Navid Baraty Interview

Written by  //  January 24, 2011  //  Interviews  //  2 Comments

What is your methodology for planning the perfect shoot during your travels?

Before I travel anywhere, I do a lot of research on the particular location that I’m headed to. If possible, I try to plan my trip to coincide with something special event or occurrence that’s happening there.

Dimension - Navid Baraty

Dimension - Navid Baraty

I do a lot of time looking at photos that others have taken there. It’s not only a way for me to find stuff that I definitely want to shoot while I’m there, but it’s also a way for me to see what types of shots I should avoid, i.e. what has been overdone and become cliché. I like to try to come up with new and sort of unexpected way or angle of shooting a subject.

Once I’m there, I like to sort of lose myself in the place. I wander down side roads and alleys, I observe the locals and their interactions, I try to steer clear of the crowds and go off the beaten paths. I try to just get in tune with the rhythm of a place, as if I live there myself.

What advice can you give emerging artists for approaching potential clients?

I don’t really consider myself in a position to give advice, as I could also use same advice. I’m trying to just send out my work to as many potential clients as I can, keep shooting things that I’m passionate about, and never say no to anything that comes up. You never know what will come from any shoot. It may lead to unexpected contacts, future work, or you may even discover a new idea or style that you find yourself really enjoying that you’d never considered.

Rain Dance - Navid Baraty

Rain Dance - Navid Baraty

How do you stay focused and maintain your artistic vision when working with high profile clients?

When I’m taking photos, I’m able to just tune out the rest of the world entirely and focus my mind. It doesn’t matter if I’m out leisurely wandering around New York, if I’m shooting while traveling, or if I’m doing a shoot for a client. I get in a zone when I’m taking photos and nothing else matters to me when I’m behind the camera. Photography is really like a walking meditation for me, and it really is one of the things that I absolutely love about it.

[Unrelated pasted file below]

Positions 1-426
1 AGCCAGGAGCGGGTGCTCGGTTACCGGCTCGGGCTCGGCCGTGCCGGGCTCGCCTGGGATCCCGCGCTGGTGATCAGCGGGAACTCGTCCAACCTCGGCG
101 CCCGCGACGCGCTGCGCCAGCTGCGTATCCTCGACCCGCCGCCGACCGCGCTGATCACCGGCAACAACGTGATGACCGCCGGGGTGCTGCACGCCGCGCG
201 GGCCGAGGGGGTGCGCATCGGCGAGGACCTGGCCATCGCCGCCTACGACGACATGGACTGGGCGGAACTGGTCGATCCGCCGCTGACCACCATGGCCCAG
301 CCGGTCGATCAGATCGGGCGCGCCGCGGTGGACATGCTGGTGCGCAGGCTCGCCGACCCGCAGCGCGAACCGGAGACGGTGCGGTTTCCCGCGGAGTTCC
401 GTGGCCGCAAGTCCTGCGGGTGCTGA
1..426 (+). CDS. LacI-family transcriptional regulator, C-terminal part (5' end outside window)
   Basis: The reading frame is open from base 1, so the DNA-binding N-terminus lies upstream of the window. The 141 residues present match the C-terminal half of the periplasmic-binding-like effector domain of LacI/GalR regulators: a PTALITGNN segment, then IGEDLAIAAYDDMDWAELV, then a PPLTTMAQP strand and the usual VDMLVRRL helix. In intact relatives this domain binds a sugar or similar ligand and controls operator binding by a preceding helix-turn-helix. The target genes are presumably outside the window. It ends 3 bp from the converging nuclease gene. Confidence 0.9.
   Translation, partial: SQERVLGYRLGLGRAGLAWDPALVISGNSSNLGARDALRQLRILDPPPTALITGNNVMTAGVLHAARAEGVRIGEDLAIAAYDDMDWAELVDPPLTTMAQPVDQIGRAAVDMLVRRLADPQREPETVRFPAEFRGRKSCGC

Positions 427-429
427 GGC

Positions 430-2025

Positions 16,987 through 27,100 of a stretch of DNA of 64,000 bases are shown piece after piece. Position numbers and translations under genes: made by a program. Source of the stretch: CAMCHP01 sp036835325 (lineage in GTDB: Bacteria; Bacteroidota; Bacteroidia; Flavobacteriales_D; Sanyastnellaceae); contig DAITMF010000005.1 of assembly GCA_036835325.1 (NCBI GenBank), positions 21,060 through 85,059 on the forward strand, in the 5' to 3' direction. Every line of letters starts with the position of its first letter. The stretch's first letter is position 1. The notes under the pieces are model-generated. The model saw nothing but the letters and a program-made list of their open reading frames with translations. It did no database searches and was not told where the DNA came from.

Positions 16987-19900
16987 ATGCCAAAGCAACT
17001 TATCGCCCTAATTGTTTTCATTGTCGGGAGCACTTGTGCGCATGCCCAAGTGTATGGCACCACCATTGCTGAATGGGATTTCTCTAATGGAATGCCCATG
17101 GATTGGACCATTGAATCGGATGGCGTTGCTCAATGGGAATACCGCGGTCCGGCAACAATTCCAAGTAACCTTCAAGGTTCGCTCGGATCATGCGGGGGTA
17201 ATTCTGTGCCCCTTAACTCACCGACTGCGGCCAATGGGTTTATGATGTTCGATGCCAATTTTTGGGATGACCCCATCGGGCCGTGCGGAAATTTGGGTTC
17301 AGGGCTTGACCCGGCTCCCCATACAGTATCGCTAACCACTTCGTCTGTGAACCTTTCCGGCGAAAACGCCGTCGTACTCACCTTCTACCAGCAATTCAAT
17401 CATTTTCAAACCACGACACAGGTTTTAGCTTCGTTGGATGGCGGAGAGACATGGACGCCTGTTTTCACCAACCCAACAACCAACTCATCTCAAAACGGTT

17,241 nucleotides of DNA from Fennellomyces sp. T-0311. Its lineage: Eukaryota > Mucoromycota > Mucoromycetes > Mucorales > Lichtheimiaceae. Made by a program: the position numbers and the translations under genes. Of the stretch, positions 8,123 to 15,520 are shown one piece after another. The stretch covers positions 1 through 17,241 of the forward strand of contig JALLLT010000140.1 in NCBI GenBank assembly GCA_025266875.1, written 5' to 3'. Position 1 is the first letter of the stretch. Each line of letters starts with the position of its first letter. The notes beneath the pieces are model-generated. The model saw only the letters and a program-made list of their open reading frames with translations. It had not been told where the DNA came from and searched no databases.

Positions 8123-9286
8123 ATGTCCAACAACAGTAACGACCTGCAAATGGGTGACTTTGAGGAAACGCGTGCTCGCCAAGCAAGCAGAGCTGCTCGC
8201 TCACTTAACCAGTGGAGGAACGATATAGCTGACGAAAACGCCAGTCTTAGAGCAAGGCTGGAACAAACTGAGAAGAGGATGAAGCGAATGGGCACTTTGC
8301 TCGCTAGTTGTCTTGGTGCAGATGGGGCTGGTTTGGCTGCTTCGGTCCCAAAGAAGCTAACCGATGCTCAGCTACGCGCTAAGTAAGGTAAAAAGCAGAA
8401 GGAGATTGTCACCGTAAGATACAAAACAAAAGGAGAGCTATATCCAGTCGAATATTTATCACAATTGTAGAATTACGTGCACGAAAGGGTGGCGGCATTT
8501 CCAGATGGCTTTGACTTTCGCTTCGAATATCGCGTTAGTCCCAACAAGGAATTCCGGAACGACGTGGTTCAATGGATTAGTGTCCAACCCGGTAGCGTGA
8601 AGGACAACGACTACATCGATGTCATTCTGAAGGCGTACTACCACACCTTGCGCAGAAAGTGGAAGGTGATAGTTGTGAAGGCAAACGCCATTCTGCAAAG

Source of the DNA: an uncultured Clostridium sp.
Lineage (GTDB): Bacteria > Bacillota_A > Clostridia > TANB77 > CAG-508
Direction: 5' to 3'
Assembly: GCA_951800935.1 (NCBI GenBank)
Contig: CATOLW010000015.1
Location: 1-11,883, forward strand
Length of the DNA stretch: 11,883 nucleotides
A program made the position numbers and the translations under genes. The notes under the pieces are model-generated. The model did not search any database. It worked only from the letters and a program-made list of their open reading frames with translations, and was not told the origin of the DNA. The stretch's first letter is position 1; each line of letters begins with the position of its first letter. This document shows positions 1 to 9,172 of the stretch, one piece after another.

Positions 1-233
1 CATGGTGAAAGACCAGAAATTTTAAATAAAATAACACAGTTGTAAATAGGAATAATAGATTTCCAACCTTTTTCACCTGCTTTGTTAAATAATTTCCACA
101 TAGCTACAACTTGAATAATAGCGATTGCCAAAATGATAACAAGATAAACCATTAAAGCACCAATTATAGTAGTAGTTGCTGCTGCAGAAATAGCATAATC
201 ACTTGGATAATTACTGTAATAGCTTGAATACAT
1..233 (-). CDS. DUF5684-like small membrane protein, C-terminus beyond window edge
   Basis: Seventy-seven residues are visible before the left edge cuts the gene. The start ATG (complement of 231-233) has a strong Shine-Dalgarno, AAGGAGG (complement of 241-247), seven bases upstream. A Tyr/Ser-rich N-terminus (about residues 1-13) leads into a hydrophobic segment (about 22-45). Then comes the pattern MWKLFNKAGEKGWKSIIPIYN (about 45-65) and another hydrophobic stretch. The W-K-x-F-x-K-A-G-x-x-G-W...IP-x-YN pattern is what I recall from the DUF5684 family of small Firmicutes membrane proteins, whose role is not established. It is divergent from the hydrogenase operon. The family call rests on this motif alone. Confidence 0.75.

How did you break into the international market? What are some of the lessons learned?

The key is really just getting your work out there and getting exposure. If you put a lot of work and passion into your art, it’s going to show. Then you start marketing yourself and getting your work out there, and people start to notice. One thing leads to the next.

Being a self-taught artist, do you think that it is better to be the latter or traditionally trained in school? Why?

Prospect Park Blizzard - Navid Baraty

Prospect Park Blizzard - Navid Baraty

I really don’t think that there is a “better” way. I think it all depends on the person and how much they really want it. I know of so many incredible photographers that have never had a class in photography. Being traditionally trained is not a requirement to being a great photographer. So much of photography is really natural talent, patience, and experimentation. A school can’t teach you to find what drives and excites you as a photographer.